Issue of detention remains a worry after mental health bill is redrawn

Flawed, outdated and out of step. Just a few of the words used
to describe the revised draft mental health bill published last

Hopes among service users and mental health professionals that the
long-awaited document would have changed to reflect the concerns
about the original draft expressed in 2,000 responses to the
government’s consultation are largely unfulfilled.

Among the many criticisms that greeted the first draft mental
health bill in 2002 was that the government was pandering to
unwarranted public fears about people with mental health problems
with its proposals to detain people with untreatable personality

Last week’s document is, says Mind’s chief executive Richard Brook,
“more palatable than the first draft but is still fundamentally

Campaigners appear to have scored a number of small victories,
including the concession on compulsory treatment orders in the
community, which can now only be applied when somebody has
previously been admitted to hospital.

Under proposals outlined in the 2002 draft, somebody sectioned for
the first time could have been given a community treatment order.
This was condemned by the Mental Health Alliance, which argued that
people having their first episode of mental ill-health needed the
safety of a hospital. It is hoped that, under the new draft,
community treatment orders will be used only to prevent the
repeated readmission of people to hospital.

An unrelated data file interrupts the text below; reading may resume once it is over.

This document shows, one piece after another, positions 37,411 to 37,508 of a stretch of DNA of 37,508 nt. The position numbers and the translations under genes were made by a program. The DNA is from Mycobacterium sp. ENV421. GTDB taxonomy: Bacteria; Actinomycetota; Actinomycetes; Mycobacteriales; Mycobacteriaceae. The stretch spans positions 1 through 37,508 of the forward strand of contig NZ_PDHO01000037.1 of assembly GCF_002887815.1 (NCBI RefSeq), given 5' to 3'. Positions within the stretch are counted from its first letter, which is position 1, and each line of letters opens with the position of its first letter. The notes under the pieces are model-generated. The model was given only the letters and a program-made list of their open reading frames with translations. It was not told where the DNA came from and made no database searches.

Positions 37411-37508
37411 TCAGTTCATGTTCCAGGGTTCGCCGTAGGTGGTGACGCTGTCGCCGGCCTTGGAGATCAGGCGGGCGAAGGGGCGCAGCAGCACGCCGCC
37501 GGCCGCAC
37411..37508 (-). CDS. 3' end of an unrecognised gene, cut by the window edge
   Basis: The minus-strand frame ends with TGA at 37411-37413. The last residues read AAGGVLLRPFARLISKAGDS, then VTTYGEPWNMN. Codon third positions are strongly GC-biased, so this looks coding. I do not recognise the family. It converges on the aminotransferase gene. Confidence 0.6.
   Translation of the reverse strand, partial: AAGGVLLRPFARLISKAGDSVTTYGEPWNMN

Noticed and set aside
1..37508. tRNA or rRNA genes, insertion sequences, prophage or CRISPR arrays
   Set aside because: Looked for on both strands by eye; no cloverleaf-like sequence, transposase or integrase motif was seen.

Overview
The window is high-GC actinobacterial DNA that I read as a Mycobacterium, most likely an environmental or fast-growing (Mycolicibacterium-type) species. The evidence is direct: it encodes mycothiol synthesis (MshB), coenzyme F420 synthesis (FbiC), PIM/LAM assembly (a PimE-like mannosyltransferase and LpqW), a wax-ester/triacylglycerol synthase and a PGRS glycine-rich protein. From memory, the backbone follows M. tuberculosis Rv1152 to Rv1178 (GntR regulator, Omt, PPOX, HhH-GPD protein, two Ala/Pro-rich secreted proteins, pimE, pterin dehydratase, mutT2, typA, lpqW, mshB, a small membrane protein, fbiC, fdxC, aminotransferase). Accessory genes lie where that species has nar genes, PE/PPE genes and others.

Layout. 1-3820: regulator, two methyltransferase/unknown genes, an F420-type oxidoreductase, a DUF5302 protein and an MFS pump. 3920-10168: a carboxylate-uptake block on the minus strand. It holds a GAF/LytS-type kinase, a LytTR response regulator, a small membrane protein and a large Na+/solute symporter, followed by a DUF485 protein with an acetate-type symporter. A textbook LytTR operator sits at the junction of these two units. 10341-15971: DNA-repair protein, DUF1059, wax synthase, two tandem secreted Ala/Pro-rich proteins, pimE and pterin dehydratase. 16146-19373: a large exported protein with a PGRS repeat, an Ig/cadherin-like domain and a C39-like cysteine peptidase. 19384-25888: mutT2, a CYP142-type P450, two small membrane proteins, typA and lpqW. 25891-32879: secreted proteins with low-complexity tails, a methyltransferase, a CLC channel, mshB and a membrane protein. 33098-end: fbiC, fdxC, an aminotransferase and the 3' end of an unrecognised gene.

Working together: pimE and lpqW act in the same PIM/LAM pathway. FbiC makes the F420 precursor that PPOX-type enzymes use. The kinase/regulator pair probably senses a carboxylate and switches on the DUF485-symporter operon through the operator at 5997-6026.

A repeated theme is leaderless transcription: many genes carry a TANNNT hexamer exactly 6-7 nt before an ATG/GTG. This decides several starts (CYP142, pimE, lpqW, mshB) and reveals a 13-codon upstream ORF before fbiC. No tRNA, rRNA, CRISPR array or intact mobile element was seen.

Other changes that are welcomed include the right for people to
refuse electro-convulsive treatment and the dropping of plans to
force treatment on offenders within prisons. This follows the
government’s acknowledgement that treatment would be better
delivered in a therapeutic setting.

But even elements of the bill viewed positively contain problems.
Despite the introduction of specialist independent advocates, there
is disappointment that they will not be allowed to be present
during the examination.

Rowena Daw, head of Mind’s policy and parliamentary unit, says: “It
is precisely at the point of examination that an advocate is
needed. They might be able to stop compulsion. In a crisis, people
need help to prevent the whole lengthy, expensive and
time-consuming process that sectioning involves.”

But the battle to shape a bill that will improve services and care
for people with mental health problems is far from won, with the
Mental Health Alliance – a 60-strong group of organisations –
predicting a huge rise in the number of people who are detained

In the weeks leading up to the publication of the revised draft,
the government strongly hinted that it would be watered down. In
particular, there were signs that proposals to detain people with
untreatable personality disorders who had committed no crime would
be dropped.

Instead, the new draft proposes replacing the old “treatability”
test with one of “clinical appropriateness”. Louis Appleby,
national director for mental health, says that, under this,
clinicians would not have to be certain that treatment will lead to
improvements in symptoms but just “be confident that they are doing
the right thing”.

Unsurprisingly, there are great fears within the mental health
field that such a loosely-defined basis for compulsion could lead
to many more people being detained.

Psychiatrists are unhappy about the onus that such vague guidance
places on them, warning that it could lead to defensive

Daw says: “I know psychiatrists who feel they will be constrained
to section someone, however minimal the treatment might be.”

She adds that definition of a mental disorder remains broad despite
amendments and could still lead to many people being sectioned who
should not be because clinicians are “erring on the side of

“Our view is that you have to frame the law in a way that only